Today, 9/13/2018, Dr. Oz gives us information on the uses and benefits of an essential oil that has been around for centuries, tea tree oil. The oil is often found in soap, face wash, toothpaste, and shampoo. The oil has long been used as a natural antiseptic and is known for its antimicrobial, healing, and aromatherapy properties. Tea tree oil has been used by the aboriginal natives of Australia for hundreds of years. Derived from the Melaleuca Alternifolia plant, which is commonly found throughout the country, the native people would crush the leaves for the oil and use it in applications for cuts and wounds.
When buying tea tree oil, look for 100 percent tea tree oil varieties that contain the lowest amount of eucalyptol or 1,8-cineole (the chemical that gives off a camphor-like scent), which can cause contact dermatitis or inflamed, itchy, and red skin. Never, ever ingest tea tree oil — it’s poisonous when consumed, and should be kept out of children’s reach. Do a patch test before using products with tea tree oil to make sure you don’t have a negative reaction.
7 Ways to Use Tea Tree Oil
Relieve Athlete’s Foot
See if you can ease the itching, burning, and stinging symptoms of this common fungal infection by trying pure tea tree oil. After cleansing affected skin, lightly apply a thin coat of 25 to 50 percent tea tree oil solution twice a day for up to four weeks or until the infection clears up. Dry your feet completely before putting on socks. If this doesn’t do the trick, see your doctor for a prescription.
Fight Nail Fungus
If you have a fungal infection that develops under your fingernails or toenails, tea tree oil might help to improve the appearance of your nails. Use a small nail brush to apply pure oil onto affected nails twice a day for a six-month period. As new nail growth occurs, your doctor can clip off the older areas of the nail that are affected by fungus. If the nail fungus doesn’t go away, talk to your doctor about other treatment options.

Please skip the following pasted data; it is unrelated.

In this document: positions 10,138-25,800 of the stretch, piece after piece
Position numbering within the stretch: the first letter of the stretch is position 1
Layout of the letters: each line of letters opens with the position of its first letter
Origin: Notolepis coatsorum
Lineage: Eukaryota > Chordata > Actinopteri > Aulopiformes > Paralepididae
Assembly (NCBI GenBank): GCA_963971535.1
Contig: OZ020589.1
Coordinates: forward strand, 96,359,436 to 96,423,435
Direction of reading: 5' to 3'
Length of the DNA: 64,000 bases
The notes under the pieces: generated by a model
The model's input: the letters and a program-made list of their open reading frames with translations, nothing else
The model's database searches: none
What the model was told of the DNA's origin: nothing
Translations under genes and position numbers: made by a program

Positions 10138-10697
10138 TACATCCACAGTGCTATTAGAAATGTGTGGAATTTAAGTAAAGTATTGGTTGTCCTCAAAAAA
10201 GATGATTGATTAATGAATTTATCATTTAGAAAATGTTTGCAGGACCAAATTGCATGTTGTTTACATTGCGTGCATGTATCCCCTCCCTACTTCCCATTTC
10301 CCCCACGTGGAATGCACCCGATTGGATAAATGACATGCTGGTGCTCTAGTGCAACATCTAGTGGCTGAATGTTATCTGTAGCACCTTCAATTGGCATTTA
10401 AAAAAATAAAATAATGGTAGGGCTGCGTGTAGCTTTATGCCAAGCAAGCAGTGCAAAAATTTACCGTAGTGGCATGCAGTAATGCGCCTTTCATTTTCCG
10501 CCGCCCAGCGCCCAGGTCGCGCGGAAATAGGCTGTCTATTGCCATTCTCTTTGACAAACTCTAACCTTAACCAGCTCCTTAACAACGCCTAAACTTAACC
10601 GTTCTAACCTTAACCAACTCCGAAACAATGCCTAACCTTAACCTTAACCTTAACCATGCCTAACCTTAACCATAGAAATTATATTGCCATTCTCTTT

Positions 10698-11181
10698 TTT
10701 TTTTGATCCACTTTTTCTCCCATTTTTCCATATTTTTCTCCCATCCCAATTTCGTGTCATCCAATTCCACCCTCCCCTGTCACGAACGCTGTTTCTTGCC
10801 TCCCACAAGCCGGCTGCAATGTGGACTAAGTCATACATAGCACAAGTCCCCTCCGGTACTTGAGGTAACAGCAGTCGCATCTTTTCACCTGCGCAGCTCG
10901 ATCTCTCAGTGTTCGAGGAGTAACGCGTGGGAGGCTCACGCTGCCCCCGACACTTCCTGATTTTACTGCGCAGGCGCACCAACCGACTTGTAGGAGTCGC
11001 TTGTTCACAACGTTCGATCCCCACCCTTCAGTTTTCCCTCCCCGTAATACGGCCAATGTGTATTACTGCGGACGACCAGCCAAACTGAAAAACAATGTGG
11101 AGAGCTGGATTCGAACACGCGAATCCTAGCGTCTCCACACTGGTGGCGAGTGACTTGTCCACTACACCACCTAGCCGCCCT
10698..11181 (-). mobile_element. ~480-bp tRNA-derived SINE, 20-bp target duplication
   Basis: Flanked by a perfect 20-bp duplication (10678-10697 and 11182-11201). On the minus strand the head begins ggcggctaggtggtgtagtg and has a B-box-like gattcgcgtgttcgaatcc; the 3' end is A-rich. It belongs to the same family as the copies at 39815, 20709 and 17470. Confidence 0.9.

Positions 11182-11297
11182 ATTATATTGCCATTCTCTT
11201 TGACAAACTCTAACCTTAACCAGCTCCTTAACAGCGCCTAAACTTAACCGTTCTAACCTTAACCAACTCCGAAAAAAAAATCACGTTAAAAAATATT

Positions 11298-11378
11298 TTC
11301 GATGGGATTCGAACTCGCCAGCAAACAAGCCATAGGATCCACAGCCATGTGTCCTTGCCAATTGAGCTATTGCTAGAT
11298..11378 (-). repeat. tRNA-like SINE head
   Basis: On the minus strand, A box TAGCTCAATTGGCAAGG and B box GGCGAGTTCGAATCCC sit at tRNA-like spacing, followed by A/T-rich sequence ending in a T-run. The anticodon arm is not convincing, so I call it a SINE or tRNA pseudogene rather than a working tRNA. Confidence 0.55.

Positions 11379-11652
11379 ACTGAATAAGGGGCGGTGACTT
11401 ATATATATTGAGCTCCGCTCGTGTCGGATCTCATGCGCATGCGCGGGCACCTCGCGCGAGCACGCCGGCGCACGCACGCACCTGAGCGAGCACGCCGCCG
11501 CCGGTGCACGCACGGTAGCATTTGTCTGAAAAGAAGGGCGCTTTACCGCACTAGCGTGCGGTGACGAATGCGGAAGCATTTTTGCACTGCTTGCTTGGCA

Decrease Dental Plaque
A mouthwash formulated with tea tree oil may help reduce plaque buildup on teeth and in the mouth. Certain dental conditions may require specific types of mouthwash, so check with your dentist before using tea tree oil as your go-to mouthwash. Additionally, tea tree oil can be poisonous when swallowed and isn’t recommended for children.
Treat Head Lice
Relieve itchiness from head lice with a shampoo or topical treatment that includes both tea tree oil and benzyl benzoate. Before using benzyl benzoate as a topical medicine, make sure affected skin is dry and clean before application. Tea tree oil combined with lavender oil may also be an effective way of combating head lice.
One study found that using a shampoo with five percent tea tree oil daily for four weeks might be effective against dandruff. Look for shampoos that are formulated with tea tree oil at natural food stores.
Tea tree oil may be used as a spot treatment for acne but since it can irritate delicate skin like the face, it should be used sparingly and tested first. People with sensitive skin or conditions like eczema might not be able to use tea tree oil as an effective remedy. Apply a five percent tea tree oil gel to affected skin once a day for up to three months or twice a day for 20 minutes each and wash off. The treatment period may last up to 45 days.
To treat plantar, flat, or common warts, try this natural, home remedy. Once a day, apply 2 to 4 drops of tea tree oil and then cover the wart with a thin slice of fresh garlic. Continue this for up to 12 days and the wart will turn black as the virus subsides.
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